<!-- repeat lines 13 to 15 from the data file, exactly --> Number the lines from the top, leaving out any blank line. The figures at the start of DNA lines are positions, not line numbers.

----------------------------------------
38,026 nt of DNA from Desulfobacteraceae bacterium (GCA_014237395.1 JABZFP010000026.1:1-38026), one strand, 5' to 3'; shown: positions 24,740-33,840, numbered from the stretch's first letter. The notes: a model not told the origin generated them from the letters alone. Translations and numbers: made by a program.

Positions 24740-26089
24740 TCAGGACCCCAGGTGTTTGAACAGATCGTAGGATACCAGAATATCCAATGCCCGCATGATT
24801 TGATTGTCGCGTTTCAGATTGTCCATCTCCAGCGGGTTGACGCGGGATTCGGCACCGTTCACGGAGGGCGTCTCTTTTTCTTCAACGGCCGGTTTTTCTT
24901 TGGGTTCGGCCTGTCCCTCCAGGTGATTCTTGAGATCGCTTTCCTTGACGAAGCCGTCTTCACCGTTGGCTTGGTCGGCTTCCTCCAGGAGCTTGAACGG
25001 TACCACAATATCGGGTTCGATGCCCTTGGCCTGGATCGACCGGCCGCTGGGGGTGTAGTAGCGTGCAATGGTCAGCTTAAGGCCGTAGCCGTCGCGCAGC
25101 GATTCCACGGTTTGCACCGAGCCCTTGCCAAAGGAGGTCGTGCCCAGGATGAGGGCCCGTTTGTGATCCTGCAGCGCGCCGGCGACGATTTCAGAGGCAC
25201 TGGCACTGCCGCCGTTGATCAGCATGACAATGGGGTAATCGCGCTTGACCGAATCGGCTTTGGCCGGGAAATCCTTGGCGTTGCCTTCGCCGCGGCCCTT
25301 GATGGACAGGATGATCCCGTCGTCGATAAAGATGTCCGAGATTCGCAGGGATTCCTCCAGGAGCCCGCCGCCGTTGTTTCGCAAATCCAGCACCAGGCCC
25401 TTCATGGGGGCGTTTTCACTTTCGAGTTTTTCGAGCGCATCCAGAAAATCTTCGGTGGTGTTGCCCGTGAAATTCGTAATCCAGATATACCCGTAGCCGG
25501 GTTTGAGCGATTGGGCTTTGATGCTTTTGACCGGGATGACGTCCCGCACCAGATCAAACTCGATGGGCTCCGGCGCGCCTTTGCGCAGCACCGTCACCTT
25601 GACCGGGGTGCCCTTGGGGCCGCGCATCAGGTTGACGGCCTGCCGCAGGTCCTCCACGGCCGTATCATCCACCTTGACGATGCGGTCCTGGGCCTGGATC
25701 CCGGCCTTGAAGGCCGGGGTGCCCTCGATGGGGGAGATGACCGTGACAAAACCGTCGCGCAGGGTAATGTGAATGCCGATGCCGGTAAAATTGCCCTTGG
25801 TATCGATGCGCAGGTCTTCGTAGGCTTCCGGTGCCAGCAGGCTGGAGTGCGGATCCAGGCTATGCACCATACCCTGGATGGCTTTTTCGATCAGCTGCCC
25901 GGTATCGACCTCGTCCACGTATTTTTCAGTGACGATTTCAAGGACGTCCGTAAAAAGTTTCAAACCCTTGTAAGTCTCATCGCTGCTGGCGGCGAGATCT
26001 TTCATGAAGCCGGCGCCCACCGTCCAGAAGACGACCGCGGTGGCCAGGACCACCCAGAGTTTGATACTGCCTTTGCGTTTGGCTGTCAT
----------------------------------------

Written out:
25701 CCGGCCTTGAAGGCCGGGGTGCCCTCGATGGGGGAGATGACCGTGACAAAACCGTCGCGCAGGGTAATGTGAATGCCGATGCCGGTAAAATTGCCCTTGG
25801 TATCGATGCGCAGGTCTTCGTAGGCTTCCGGTGCCAGCAGGCTGGAGTGCGGATCCAGGCTATGCACCATACCCTGGATGGCTTTTTCGATCAGCTGCCC
25901 GGTATCGACCTCGTCCACGTATTTTTCAGTGACGATTTCAAGGACGTCCGTAAAAAGTTTCAAACCCTTGTAAGTCTCATCGCTGCTGGCGGCGAGATCT